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Excellence in research requires excellent tools

The Minister for Higher Education and Science Sofie Carsten Nielsen's speech at the opening of Preclinical Imaging Facility at Aarhus University and Aarhus University Hospital 5 May 2014 in Aarhus.

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Knowledge provides new opportunities

It is a pleasure to attend the opening of the Preclinical Imaging Facility at Aarhus University and Aarhus University Hospital.

I congratulate you warmly with these fine new facilities.

There is a good reason for the general focus on health research and combating illness.

Demographic developments, our lifestyle, new treatment options and rising patient demands are putting the healthcare sector under pressure.

We need new solutions that can contribute to more resource efficiency in the healthcare sector - while also improving health and quality of life.

Preclinical translational research is one of the most concrete examples of bridging basic research and practical application.

Partly because of the improvements in clinical interventions this provides for the hospital sector. Partly because it leads to the development of new pharmaceutical products.

One of the greatest challenges today is to use the knowledge boom happening within molecular biology.

The Preclinical Imaging Facility at Aarhus University and Aarhus University Hospital will be an important tool to providing solutions to this challenge.

The Facility can help bridge the gap between biology and medicine. And thereby contribute to creating better treatments and medicines for the health challenges facing society.

This applies to, for example, better diagnose and treatment of cancer, Parkinson's and Alzheimer's
-diseases that are both a tragedy for the individual affected and very costly for society as a whole.

How to create good research

Good research environments breed excellent research.

There are at least two ingredients that contribute to the quality of a research environment.

Firstly; there is a need for talented and engaged researchers, students and employees. And secondly; there is a need for access to the most modern and advanced research infrastructure.

Excellence in research requires excellent tools.

Technological developments in recent decades have pushed development of research infrastructure. And the development continues to expand the boundaries of what is possible.

It continues to provide better microscopes, larger telescopes, faster accelerators and more powerful computers.

Facilities provide opportunities to pose new scientific questions and thus new excellent research. And to raise previously asked questions to which we now have new and clearer answers.

Research infrastructure is significant to the quality of research being carried out.

And excellent facilities can help attract the best students and greatest research talents from around the world.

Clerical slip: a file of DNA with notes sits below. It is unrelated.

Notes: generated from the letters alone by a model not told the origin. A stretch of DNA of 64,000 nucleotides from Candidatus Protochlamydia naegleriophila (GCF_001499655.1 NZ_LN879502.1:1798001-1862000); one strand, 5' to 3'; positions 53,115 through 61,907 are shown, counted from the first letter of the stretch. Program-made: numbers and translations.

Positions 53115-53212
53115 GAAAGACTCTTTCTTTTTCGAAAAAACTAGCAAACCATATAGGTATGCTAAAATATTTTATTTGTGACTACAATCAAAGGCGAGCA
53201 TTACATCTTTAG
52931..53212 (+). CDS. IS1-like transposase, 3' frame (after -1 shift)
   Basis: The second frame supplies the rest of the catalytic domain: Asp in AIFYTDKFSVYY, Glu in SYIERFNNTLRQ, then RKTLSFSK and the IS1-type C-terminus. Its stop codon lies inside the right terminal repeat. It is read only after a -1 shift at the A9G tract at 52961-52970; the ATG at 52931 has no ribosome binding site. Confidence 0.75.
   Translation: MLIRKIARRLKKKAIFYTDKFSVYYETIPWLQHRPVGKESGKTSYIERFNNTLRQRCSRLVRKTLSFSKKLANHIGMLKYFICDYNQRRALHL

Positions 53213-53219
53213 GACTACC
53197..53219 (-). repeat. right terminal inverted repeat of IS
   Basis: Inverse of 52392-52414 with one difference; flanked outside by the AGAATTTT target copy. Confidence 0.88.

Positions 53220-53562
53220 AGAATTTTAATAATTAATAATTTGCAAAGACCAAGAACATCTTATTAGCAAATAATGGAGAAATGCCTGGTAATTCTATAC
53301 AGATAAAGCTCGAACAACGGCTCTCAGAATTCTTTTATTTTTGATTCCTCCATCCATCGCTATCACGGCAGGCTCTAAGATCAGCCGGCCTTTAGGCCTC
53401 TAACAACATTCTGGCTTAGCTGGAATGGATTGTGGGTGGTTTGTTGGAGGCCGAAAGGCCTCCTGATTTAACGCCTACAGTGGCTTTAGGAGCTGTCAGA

So access to research infrastructure is also a parameter for international competition.  

Even more private support

The new scanning equipment you are launching today required a total investment of about DKK 35 million.

The funds came from the Velux Foundation, Aarhus University, Central Denmark Region and the public Research Infrastructure pool of funds.

I would like to take this opportunity to acknowledge the wonderful cooperation that exists in Aarhus between the university, university hospital and the region. And likewise thank the Velux Foundation.

There is a debate at the moment on foundations and research. In my opinion we are very fortunate that not only the public sector but also the private sector and the foundations fund research.

And I can see that there are more foundations represented here today.

I welcome your contribution to Danish research. And I am pleased to see an increase in the funding for public research from private foundations in recent years.

I hope the trend continues!

I would also like to add that the funding from the Research Infrastructure pool also comes with five years membership to the European Advanced Translational Research Infrastructure for medicine – or more simple just EATRIS.

EATRIS will give researchers across Europe access to state-of-the-art biomedical research facilities.

It is vital that our research has an international dimension. We all win by international collaboration. We all win by sharing knowledge – which you are a great example of.

What is the government doing?

Denmark’s health research is of a high international standard. And the government prioritises research, particularly health research.

Last year we launched a growth plan for health and welfare solutions.

The growth plan will strengthen the framework for companies to utilise the international growth potential in the area to benefit growth and job creation in Denmark.

And with the establishment of the Danish Innovation Fund in the start of April this year, a big social partnership was also launched with the theme of Denmark as the preferred country for early clinical testing of new medicines.

Health sciences are in focus. And there is also focus on how to translate scientific breakthroughs to better therapies and more effective medicine.

This is also the objective of the Preclinical Imaging Facility at Aarhus University and Aarhus University Hospital.

And excellence in research requires excellent tools.

So once again, congratulations with the new facilities.

Thank you.

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last modified February 07, 2024